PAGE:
AUGUSTA — One by one, competitors of various ages entered a big, black tent near the Kennebec Valley YMCA on Friday afternoon, anxiously ready to check in for a weekend of physical brutality.

The Ironman Maine 70.3 – a half Ironman triathlon with running, swimming and cycling – is set for Sunday. On Friday, athletes checked into their living quarters in anticipation of the big event.

An estimated 2,200 athletes will compete, including some who are getting back into the grueling sport after a few years away.

“I’ve done five full (Ironmans) and probably 10 halfs, but I haven’t done one in seven years,” said Joe Sofia, 55, of Clarksburg, New Jersey. “I had a few people from work sign up for this, and they talked me into this. They said, ‘come out of retirement.’ Here I am. …

My kids are here, and my wife is here, and they love to see me do it. I like to be an inspiration that as you get older, you either use it or you lose it. I just want to be a good role model for my kids.”

Kyle Pilachowski, 25, of Boston is a former standout swimmer at Westford Academy in Massachusetts. He also swam at Boston College before walking on to the football team as a kicker. Now an investment banker, Pilachowski has competed in three Ironman triathlons and a half Ironman over the past two years.


“Coming out of school, it’s how I keep my competitive drive going,” said Pilachowski, who was joined by Toffee, his goldendoodle. “Ultimately, I have a dog that’s a service animal, I have Tourette (Syndrome, which is a nervous system disorder that involves repetitive movements or unwanted sounds). The whole goal of this in the end, 15 or 20 years down the road, is to coach disabled athletes and be a guide. I want to keep competing while I’m young and while I can, and then give back.”

Pilachowski will be joined by his father, Robert, 57, who is competing in his first half Ironman triathlon.

“I used to do (sprint triathlons) and close-to-Olympic-distance (events) 30-plus years ago,” Robert Pilachowski said. “I did a sprint a month ago. This is my first ‘I’m going to regret this’ triathlon. … I’m the only one in the family who hasn’t done something like this. I’ve done training rides with (the family). It should be good; I think I can do it. The run may be difficult. I’m not a swimmer, but I think the swim will be OK, even down river.”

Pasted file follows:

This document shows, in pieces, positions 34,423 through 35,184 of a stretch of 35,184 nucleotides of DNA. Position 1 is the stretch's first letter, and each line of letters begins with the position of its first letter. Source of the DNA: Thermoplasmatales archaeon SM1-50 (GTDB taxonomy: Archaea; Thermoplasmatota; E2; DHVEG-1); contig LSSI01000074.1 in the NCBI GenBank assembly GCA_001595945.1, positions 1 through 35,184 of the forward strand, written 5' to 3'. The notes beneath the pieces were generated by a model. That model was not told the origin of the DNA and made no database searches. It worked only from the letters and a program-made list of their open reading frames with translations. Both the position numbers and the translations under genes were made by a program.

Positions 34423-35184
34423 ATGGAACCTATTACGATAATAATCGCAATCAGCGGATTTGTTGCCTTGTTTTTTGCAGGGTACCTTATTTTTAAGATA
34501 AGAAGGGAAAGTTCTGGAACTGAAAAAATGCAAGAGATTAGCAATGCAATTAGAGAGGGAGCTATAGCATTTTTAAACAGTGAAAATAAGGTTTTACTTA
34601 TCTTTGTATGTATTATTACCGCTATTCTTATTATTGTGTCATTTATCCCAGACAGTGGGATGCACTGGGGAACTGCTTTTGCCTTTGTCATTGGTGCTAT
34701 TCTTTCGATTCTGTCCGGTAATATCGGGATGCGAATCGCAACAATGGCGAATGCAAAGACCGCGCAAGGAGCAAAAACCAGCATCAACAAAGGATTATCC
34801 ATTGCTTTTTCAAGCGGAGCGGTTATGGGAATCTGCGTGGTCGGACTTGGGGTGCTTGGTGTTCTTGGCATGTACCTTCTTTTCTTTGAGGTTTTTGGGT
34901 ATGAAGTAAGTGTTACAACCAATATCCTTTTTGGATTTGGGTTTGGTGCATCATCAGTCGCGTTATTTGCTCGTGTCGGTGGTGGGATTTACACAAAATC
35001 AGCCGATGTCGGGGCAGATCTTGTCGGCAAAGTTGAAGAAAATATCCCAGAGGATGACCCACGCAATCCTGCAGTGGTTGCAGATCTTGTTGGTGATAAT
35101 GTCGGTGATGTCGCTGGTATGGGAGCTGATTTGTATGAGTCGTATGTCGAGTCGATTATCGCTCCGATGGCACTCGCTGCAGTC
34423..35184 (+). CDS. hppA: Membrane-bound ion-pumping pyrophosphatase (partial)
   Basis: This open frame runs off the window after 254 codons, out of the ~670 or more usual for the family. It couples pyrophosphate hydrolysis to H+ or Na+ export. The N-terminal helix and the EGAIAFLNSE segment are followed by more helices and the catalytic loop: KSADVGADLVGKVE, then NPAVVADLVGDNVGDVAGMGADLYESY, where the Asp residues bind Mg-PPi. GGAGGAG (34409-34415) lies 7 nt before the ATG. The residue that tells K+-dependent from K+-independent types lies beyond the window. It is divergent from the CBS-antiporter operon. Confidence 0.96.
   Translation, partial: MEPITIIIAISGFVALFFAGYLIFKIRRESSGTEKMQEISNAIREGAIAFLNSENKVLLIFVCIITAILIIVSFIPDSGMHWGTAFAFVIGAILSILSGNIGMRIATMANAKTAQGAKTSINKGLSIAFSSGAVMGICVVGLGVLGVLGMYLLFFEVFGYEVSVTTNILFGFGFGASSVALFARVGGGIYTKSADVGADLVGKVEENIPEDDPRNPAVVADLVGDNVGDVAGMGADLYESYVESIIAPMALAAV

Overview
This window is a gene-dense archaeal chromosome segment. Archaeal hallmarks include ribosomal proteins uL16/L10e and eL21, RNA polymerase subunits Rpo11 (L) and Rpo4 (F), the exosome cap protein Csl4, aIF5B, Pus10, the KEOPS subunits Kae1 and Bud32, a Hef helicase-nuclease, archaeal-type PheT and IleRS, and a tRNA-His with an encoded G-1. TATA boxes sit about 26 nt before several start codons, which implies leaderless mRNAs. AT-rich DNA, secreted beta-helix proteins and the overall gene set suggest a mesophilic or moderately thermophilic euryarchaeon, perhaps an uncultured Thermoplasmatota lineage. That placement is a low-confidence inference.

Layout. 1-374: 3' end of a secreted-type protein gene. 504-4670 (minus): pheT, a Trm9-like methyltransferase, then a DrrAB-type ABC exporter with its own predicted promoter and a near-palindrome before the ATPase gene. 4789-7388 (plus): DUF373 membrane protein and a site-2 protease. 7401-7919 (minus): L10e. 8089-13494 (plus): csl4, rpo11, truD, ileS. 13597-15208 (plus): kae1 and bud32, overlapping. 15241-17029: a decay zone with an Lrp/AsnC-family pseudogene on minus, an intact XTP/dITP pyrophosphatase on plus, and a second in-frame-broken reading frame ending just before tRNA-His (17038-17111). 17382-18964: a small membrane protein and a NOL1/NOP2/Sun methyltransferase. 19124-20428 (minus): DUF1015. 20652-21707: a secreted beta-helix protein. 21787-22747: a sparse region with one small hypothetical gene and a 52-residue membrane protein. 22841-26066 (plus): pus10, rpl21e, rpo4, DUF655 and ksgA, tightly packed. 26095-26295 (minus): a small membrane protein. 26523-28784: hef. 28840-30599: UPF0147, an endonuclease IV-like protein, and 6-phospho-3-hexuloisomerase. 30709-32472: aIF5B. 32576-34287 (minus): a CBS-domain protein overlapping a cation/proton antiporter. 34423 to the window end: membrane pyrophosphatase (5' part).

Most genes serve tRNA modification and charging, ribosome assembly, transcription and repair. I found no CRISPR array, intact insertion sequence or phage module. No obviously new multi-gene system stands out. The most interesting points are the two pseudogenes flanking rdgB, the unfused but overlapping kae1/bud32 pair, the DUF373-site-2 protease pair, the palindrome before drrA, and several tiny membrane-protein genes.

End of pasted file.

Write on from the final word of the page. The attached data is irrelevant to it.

People shop for t-shirts Friday in the Ironman Village set up on athletic fields near the Kennebec Valley YMCA in Augusta. The shirts on the table have the names of the over 2,000 contestants printed on them. Joe Phelan/Kennebec Journal

The course features a 56-mile bike ride, a 1.2-mile swim along the Kennebec River, and a 13.1-mile run along the Kennebec River Rail Trail. While there are events that play to an athlete’s strengths in these half Ironmans, some also bring a sense of dread.

“For me, it’s the run,” said Emma Taylor, 30, of Brookline, Massachusetts. “It’s at the end, when you’re the most tired, the most fatigued. But that’s when the fans can really come in and help bring you home.”

“The swimming, I could probably ramp things up (in training),” added Maria Chalker, 38, of Bridgewater, Nova Scotia. “But it’s such a small part of the event that I don’t really make up much time in the swim. The bike is probably my weakest (event), overall, and that’s the longest part. But it’ll be fine; it’s just a goal of mine to finish, feel good and feel strong.”


Athletes said they appreciate the sense of community an event like this brings.

“This is my 10th half (Ironman),” said Alan Lemire, 55, of Montreal. “The community is really friendly; you get to meet a whole bunch of new people every time. You’ve got people (here) from all over the place. The social aspect is a part of it.”

Sofia recalled a fellow athlete who helped push him through an event years ago in Louisville, Kentucky.

“I was doing Ironman Louisville, a full Ironman, and I was on the run,” Sofia said. “I was about halfway through the run, and I was hurting, really hurting. I came across this guy, who had a shirt, and on the back it said, ‘For Ma.’ She had dealt with breast cancer. My wife has (also) dealt with breast cancer.

“I stopped, walked with him for a little bit, and he told me the story, his mom passed away,” Sofia continued. “I just said, ‘Wow, and I’m sitting here complaining about hurting.’ I stayed with him and we finished (the triathlon). The sense of community is just amazing.”

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